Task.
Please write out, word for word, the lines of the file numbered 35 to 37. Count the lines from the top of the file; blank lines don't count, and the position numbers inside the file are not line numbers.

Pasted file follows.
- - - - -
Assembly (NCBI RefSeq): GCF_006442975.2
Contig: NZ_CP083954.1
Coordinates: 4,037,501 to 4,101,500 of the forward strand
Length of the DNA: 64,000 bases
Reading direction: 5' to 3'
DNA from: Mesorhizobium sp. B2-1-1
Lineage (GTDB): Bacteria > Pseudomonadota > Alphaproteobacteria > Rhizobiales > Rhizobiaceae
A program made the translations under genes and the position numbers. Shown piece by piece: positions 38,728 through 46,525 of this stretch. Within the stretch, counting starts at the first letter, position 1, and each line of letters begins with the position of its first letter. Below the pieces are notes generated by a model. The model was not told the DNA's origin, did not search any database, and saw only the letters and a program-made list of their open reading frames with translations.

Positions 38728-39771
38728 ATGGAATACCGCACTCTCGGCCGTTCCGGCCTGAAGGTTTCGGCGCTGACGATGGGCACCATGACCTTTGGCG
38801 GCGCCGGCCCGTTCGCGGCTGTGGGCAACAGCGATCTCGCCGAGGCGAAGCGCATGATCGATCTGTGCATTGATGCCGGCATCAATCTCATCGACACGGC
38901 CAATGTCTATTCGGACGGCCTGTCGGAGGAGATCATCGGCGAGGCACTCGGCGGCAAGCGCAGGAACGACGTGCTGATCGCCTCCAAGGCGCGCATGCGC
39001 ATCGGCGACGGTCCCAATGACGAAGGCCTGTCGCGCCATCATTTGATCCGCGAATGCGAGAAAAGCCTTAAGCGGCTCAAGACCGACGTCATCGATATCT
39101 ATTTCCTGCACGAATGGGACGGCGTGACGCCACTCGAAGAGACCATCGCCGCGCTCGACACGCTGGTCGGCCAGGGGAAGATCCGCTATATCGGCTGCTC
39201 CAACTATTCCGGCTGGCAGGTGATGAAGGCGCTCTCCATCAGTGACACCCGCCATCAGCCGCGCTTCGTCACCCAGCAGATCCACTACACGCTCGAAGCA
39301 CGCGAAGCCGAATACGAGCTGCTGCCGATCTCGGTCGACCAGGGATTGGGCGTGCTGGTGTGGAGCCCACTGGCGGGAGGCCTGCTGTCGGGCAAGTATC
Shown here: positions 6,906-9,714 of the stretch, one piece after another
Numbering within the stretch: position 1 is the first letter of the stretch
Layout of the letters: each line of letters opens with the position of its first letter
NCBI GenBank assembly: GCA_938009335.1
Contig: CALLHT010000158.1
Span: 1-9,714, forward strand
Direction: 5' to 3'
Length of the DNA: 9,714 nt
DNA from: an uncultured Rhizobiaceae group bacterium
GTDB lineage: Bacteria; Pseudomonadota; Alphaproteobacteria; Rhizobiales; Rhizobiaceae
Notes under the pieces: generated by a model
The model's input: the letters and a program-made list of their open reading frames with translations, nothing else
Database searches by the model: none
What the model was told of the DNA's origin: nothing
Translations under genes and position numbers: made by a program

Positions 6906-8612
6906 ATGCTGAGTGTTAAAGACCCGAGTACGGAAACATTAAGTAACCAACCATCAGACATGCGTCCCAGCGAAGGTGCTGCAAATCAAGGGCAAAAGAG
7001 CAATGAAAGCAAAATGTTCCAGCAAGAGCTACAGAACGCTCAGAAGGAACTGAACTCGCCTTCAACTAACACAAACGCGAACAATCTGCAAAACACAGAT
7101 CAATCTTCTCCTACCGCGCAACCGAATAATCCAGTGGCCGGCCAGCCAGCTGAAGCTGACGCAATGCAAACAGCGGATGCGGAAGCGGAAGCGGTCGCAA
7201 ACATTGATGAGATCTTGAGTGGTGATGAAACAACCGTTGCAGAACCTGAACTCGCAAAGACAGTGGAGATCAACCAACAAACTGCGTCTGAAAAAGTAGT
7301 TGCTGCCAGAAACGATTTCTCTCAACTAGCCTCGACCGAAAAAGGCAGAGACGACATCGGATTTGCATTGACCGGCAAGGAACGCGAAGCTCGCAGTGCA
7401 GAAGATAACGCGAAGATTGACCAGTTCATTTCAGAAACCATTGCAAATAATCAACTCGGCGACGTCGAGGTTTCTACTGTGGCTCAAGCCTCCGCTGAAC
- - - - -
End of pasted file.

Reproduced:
7101 CAATCTTCTCCTACCGCGCAACCGAATAATCCAGTGGCCGGCCAGCCAGCTGAAGCTGACGCAATGCAAACAGCGGATGCGGAAGCGGAAGCGGTCGCAA
7201 ACATTGATGAGATCTTGAGTGGTGATGAAACAACCGTTGCAGAACCTGAACTCGCAAAGACAGTGGAGATCAACCAACAAACTGCGTCTGAAAAAGTAGT
7301 TGCTGCCAGAAACGATTTCTCTCAACTAGCCTCGACCGAAAAAGGCAGAGACGACATCGGATTTGCATTGACCGGCAAGGAACGCGAAGCTCGCAGTGCA